The line between news and content is rapidly blurring. As many BuzzFeed readers will attest, it’s no longer strange to see an article on Hillary Clinton’s approach to campaigning beside a list of 22 (very important) questions Muggles have for wizards.

An increasingly social and searchable web mixed with commercial pressures has seen online news publications with softer, more positive and humorous voices emerge. At the same time, brands now have the ability to complement media relations programs with content published on owned channels, making brand stories and content more discoverable and shareable that ever before.

As media look beyond traditional news values the amount of news articles featuring cat exploits and brands celebrating 4/20 will only increase. However, the craft of storytelling, journalistic inquiry and understanding of traditional news values remains an important core competency for the modern PR practitioner.

News values, as articulated by Galtung and Ruge (G&R), continue to form the backbone by which media judge the newsworthiness of a story, and should continue to be factored in when developing angles, pitches and media materials. This criteria is also great for keeping corporate blogs grounded, engaging and relevant – lest they become the home of shallow self-promotional waffle and puff pieces.

So if you’re producing content for a brand’s blog or developing a pitch for media, here are some of the modern news/content values you might what to consider:

  • Frequency: An event that occurs suddenly and fits neatly within the content schedule (think Haley’s comet) is more likely to be selected than a one that takes place over a long period of time – sorry, evolution. When it comes to your content calendar, don’t linger too long on a topic.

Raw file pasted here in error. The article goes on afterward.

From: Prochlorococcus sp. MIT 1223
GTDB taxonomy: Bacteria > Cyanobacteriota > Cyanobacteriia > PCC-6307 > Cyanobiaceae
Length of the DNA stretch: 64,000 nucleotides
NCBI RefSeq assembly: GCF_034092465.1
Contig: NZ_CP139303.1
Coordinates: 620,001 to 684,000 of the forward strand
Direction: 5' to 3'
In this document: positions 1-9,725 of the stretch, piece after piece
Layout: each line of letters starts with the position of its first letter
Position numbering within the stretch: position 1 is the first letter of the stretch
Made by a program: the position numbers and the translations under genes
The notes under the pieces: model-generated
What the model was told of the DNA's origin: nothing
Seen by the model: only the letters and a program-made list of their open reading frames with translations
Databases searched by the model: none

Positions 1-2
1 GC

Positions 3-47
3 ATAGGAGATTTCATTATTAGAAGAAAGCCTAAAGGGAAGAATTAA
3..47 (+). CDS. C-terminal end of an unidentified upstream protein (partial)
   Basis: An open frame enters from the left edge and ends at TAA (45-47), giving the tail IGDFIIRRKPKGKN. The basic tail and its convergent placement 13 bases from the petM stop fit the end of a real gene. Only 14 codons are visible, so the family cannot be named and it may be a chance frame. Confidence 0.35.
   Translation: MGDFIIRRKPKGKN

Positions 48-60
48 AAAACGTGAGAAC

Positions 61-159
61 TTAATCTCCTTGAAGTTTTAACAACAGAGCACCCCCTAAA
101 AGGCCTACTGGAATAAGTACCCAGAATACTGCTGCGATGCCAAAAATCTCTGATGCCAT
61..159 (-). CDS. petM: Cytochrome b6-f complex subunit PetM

• Threshold: According to G&R, events have to pass a threshold before they are news/content worthy – the greater the intensity (the bigger the acquisition or the greater Grumpy Cat’s book deal), the greater the impact.
  • Proximity: How close events are to an audience will have an impact. The smaller the intensity of the story, the closer the news has to be to the audience. From a content perspective, remember where your primary audience is located.
  • Unambiguity/Simplicity: The more clearly a story can be understood and interpreted without multiple meanings, the better. When it comes to content, you are always going to be able to say more, but is it really necessary?
  • Meaningfulness/Familiarity: News/content should be culturally familiar – be kind and keep your audience in mind.
  • Consonance/Predictability: Does the story align with media’s experience? If there are predictable elements they’ll be more prepared to cover the story. Similarly, what stories/content is your team in a good position to tell?
  • Unexpectedness/Unusualness: Unexpected, rare or unusual events/stories are more likely to pique media interest. At the same time, these stories make great blog click bait. Just kidding, but seriously.
  • Continuity: A story already in the news has a good chance of remaining in the news (even if its impact has been reduced) because it has become familiar and easier to interpret. A blog post on a hot topic is a great way to get a brand involved in a conversation where they may have expertise.
  • Composition: Editors often look to find balance – they don’t want too many Apple Watch follow-up stories. In the same vein, your brand’s blog should be mixing it up and adding some content diversity. Variety is the spice of life.